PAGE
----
How Are The Apostles Judged? A Note On 1 Corinthians 3:10-15 -- By: Craig A. Evans

Journal: Journal of the Evangelical Theological Society
Volume: JETS 27:2 (Jun 1984)
Article: How Are The Apostles Judged? A Note On 1 Corinthians 3:10-15
Author: Craig A. Evans

How Are The Apostles Judged? A Note On 1 Corinthians 3:10-15

Craig A. Evans*

Faced with a young, strife-ridden church that has become divided into several factions loyal to various apostolic figures (1 Cor 1:10–3:4) the apostle Paul explains the proper role of the apostle in accomplishing his God-given ministry (3:5–9) and affirms that the work of each apostle will be judged (3:10–15). To illustrate the relationship of the apostle to the church, Paul develops two metaphors, one agricultural (3:6–8) and the other architectural (3:10–15). Whereas both metaphors illustrate how the apostles contribute to each other’s work, the second metaphor takes up the question of how this apostolic work is to be evaluated.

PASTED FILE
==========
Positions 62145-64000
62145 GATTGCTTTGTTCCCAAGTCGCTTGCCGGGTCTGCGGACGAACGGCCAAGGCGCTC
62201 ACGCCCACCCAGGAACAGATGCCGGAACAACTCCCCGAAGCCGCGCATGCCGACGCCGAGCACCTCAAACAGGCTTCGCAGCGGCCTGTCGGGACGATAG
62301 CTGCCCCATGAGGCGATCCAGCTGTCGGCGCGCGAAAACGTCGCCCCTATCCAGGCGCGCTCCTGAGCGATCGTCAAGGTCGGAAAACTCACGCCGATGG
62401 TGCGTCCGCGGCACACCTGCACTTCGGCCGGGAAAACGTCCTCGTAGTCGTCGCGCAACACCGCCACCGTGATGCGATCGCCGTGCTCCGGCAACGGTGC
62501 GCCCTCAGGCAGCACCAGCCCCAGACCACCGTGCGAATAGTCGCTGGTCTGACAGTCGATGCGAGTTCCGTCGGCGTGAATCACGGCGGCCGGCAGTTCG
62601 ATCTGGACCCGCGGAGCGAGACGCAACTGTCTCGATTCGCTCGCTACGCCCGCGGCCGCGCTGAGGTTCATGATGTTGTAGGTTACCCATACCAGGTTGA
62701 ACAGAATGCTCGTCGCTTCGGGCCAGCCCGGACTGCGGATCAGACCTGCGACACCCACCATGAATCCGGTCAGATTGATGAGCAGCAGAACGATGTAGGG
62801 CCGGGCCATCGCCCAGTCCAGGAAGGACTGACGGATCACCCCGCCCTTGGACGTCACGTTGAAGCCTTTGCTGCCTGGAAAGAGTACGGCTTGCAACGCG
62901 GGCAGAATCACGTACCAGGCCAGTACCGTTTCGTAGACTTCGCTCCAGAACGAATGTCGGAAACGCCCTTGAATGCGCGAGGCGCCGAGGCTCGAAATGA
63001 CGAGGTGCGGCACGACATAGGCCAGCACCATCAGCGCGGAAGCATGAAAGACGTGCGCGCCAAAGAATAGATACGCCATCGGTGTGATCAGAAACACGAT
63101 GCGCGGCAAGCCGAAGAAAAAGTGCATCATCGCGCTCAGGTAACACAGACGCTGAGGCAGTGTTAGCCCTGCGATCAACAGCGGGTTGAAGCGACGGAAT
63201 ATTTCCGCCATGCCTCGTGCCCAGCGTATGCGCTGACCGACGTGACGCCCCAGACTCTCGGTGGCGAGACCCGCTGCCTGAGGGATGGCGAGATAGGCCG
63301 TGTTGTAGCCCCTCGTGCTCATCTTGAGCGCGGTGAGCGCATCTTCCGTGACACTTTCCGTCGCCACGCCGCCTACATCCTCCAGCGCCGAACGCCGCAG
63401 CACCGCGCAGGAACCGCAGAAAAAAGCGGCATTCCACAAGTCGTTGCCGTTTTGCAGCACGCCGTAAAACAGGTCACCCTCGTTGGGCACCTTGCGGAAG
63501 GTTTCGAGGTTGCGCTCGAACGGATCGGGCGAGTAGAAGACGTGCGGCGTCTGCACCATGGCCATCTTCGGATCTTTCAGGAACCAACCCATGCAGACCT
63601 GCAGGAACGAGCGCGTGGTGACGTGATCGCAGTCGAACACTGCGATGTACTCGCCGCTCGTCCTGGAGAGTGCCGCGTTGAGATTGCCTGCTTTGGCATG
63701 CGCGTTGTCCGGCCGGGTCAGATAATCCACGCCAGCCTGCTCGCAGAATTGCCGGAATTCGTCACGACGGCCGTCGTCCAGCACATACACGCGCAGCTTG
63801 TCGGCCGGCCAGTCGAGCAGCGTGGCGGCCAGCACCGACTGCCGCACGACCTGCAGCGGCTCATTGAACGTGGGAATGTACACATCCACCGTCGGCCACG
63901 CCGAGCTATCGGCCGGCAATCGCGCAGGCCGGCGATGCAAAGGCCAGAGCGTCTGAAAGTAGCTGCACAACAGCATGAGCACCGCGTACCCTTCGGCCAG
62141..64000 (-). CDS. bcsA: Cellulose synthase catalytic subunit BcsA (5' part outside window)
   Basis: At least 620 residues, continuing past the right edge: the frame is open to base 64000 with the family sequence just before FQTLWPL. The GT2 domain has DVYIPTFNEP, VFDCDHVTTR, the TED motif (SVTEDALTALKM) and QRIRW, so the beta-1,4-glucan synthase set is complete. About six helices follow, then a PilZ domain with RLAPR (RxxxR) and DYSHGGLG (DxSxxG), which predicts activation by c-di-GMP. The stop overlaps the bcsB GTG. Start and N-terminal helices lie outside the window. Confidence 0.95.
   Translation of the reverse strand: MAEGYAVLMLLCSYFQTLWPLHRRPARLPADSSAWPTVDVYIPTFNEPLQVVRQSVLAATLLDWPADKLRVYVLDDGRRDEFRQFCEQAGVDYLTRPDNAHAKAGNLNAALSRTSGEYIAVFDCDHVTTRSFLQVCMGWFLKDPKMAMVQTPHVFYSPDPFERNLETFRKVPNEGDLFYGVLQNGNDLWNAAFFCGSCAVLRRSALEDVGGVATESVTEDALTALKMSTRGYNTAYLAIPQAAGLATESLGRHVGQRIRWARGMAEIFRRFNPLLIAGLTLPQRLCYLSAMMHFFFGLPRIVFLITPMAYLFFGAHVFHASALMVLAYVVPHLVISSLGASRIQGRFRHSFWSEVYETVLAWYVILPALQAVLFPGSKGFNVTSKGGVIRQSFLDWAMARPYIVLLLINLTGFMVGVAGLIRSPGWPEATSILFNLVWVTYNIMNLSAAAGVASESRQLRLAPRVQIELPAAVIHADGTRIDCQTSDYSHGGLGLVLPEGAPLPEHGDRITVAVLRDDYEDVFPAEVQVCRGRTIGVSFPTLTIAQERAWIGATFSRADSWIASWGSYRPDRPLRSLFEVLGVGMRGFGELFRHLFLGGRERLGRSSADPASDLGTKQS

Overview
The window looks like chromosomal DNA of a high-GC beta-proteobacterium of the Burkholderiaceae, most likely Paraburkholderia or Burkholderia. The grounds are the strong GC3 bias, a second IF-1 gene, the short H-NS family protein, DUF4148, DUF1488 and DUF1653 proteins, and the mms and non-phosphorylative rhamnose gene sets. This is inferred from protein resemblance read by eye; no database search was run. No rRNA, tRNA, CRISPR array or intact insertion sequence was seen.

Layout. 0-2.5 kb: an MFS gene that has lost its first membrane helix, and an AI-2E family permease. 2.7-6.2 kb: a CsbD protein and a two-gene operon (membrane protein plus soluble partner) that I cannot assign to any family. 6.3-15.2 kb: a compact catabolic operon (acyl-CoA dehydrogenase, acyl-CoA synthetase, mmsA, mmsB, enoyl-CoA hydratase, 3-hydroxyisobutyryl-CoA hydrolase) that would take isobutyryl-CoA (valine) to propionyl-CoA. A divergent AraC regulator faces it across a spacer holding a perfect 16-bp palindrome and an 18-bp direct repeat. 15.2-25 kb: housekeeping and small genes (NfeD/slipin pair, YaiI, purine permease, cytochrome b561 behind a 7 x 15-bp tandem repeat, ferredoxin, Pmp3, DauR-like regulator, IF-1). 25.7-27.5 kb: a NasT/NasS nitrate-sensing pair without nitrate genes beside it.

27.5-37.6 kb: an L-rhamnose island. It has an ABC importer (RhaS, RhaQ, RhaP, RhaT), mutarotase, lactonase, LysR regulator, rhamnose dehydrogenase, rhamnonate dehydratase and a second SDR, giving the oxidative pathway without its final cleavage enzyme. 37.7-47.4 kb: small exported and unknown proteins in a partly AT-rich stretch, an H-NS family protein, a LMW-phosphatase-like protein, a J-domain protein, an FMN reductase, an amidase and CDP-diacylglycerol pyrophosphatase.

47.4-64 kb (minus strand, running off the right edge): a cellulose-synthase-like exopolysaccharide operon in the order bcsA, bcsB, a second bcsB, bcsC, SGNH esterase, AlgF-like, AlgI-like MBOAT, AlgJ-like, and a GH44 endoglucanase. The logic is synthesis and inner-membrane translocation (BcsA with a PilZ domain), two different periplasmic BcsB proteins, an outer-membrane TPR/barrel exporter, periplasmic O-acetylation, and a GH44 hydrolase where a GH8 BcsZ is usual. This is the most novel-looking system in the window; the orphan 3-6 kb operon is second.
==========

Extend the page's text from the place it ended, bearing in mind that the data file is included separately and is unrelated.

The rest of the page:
Viewed against the background of party loyalties and the unwholesome emphasis on sophia (which is very likely the catchword of Apollos and his followers), Paul’s use of blepetō (3:10b) sets the tone of warning for the passage. According to the building metaphor, Paul has laid the foundation of Christ (3:10-11) upon which another (presumably Apollos) builds (3:10b). The quality of each apostle’s work will be disclosed by a test of fire at the “Day” (3:13). Work that is good (described metaphorically as precious metals and gems—nonflammable materials) will survive and become the basis of reward (3:12-14). Work that is bad (described as wood, hay and straw—flammable materials) will be burned and so will provide no reward (3:12, 15a). H. Conzelmann has rightly noted that “we have not the scene of the last judgment, but the process of disclosure.”1 In a recent study C. W. Fishburne has argued that 1 Cor 3:10-15 is best understood against the Testament of Abraham 13.2 He has pointed out that much of the vocabulary of 1 Cor 3:13–15 is found in the Testament of Abraham and that Paul appears to be echoing this pseudepigraphal writing.3 However, in I Cor 3:15b Paul deviates from the theology of the Testament of Abraham by affirming that even though a man’s work is consumed by the fire he is nevertheless spared. 4 Fishburne states: “In Paul… the trial of works by fire is not to determine the eternal destiny of a human soul; rather, it serves to be ...

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